Wednesday, April 18, 2012

The sounds of music

Leave it to the littlest Huffman to bring some music into our lives by signing up for recorder lessons.
I tried not to wince when she announced this news. You may recall that the recorder has a very particular sound — usually described as shrill, sharp or downright irritating.
The lessons are at the school, she said. You don’t have to take me anywhere. And it’s free.
She had me there. How could I say no to free music?
Have pity on the humble recorder. The recorder is like the Rodney Dangerfield of musical instruments — it don’t get no respect. The recorder is the “Jersey Shore” of TV shows. It’s the Cheez Whiz of fromage. It’s the cubic zirconia of diamond rings. Even the cowbell is cooler than the recorder.
Why do they call it a recorder anyway? The flute gets a pretty name. Even “piccolo” sounds cute and peppy. But “recorder” sounds like some Soviet-era device with spy-like undertones: “I vill play zee recorder now, and you vill hand over zee hidden documents.”
The recorder is usually music to nobody’s ears. In the hands of enthusiastic toddlers, the recorder can become almost a weapon of torture. Or a very effective parental wake-up call on Saturday mornings.
I think the recorder needs better street cred. It needs to be rebranded with a social media public-relations campaign a la 2012. Instead of calling it a “recorder,” how about a new name like the “Tweeter,” the “Toot Toot” or the “Woot Woot”?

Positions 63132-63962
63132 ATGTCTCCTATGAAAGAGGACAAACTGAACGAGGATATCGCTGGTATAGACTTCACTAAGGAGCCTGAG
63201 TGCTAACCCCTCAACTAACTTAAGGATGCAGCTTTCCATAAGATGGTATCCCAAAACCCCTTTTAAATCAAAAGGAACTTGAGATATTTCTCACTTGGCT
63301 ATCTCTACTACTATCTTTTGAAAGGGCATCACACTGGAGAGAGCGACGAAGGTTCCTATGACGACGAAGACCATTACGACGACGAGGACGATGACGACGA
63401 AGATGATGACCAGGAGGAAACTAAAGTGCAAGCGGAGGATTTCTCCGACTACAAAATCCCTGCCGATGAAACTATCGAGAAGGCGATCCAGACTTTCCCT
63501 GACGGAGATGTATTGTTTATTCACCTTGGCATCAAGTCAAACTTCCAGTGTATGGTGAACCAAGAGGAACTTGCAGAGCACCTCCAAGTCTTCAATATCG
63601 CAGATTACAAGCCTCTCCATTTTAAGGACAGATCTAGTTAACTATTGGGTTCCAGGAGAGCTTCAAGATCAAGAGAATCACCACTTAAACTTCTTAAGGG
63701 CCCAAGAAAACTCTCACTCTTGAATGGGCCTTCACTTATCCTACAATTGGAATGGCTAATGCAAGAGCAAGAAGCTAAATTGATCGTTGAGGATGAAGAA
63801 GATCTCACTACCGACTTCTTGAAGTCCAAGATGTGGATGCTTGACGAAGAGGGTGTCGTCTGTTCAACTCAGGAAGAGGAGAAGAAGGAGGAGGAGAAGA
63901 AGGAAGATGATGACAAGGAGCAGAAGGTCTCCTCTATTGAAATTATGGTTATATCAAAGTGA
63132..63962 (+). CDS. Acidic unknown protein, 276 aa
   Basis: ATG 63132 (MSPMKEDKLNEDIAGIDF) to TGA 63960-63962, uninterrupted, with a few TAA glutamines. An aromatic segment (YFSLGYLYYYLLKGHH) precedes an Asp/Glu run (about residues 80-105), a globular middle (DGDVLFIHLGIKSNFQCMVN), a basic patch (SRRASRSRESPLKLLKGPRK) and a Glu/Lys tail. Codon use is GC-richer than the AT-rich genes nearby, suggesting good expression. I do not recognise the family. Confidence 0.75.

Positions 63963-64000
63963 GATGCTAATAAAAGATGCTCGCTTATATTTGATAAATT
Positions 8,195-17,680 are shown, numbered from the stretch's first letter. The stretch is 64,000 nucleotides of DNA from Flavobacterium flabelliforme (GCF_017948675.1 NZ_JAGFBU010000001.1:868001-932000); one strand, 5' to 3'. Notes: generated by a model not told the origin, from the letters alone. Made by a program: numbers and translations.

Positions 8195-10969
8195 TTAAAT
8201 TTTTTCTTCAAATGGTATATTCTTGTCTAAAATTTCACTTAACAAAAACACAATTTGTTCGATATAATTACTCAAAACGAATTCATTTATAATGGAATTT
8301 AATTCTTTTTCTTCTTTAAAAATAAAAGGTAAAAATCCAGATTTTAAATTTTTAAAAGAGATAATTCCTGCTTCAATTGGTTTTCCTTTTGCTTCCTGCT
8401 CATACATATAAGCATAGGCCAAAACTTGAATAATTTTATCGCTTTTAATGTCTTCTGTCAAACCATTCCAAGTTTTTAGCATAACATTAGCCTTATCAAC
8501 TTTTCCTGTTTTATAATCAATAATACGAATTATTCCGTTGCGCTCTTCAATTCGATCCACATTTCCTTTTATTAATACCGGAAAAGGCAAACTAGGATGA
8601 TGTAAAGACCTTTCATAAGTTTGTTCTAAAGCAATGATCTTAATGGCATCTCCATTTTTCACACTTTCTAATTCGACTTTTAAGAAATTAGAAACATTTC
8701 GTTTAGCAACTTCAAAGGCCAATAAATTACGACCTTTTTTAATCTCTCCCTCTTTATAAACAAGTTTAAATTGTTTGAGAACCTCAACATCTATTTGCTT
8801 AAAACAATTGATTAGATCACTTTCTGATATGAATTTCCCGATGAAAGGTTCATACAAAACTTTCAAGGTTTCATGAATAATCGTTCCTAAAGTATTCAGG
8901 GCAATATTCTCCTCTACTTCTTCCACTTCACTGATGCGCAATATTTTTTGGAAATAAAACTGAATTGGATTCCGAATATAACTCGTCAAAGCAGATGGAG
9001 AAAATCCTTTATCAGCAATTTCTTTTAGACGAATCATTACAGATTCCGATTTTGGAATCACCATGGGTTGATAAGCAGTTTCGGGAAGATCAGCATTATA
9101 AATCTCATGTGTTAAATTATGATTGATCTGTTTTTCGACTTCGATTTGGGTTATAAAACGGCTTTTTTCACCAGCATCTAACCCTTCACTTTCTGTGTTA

The “new” recorder needs a Facebook page and a Twitter account. Another must is a celebrity BFF like Kim Kardashian who will be photographed carrying it to and from Hollywood hotspots, or a mini-BFF like Suri Cruise. Just imagine what today’s pop superstars could do if one of them played the recorder at a concert (#justinbieberrecorder).
Famous designers or other brands could be called upon to create their own designs for the recorder. I could see Starbucks recorders sold next to coffee mugs, Ugg recorders with a lambswool-lined carrying case, or Apple recorders that come with the free iRecorder app. What about Burberry plaid recorders or a “Project Runway” recorder challenge?
Here’s another new use for the recorder — DIY teenage alarm clock. Parents, just get your handy recorder and when it’s time to wake up your teen, simply perch on the side of their bed and start playing a few classics like “Mary Had a Little Lamb,” “Row, Row, Row Your Boat,” or even better, “You Are My Sunshine.” For maximum effect, tell your teen that your spouse is recording the serenade and will post it on YouTube.
Several weeks after our daughter joined the recorder band at school, I went to pick her up after a lesson.
I expected to hear them playing something along the lines of “Three Blind Mice,” or maybe some “Hot Cross Buns.”
Instead, they launched into “Ode To Joy.”
It’s amazing what a little Beethoven can do for the recorder.
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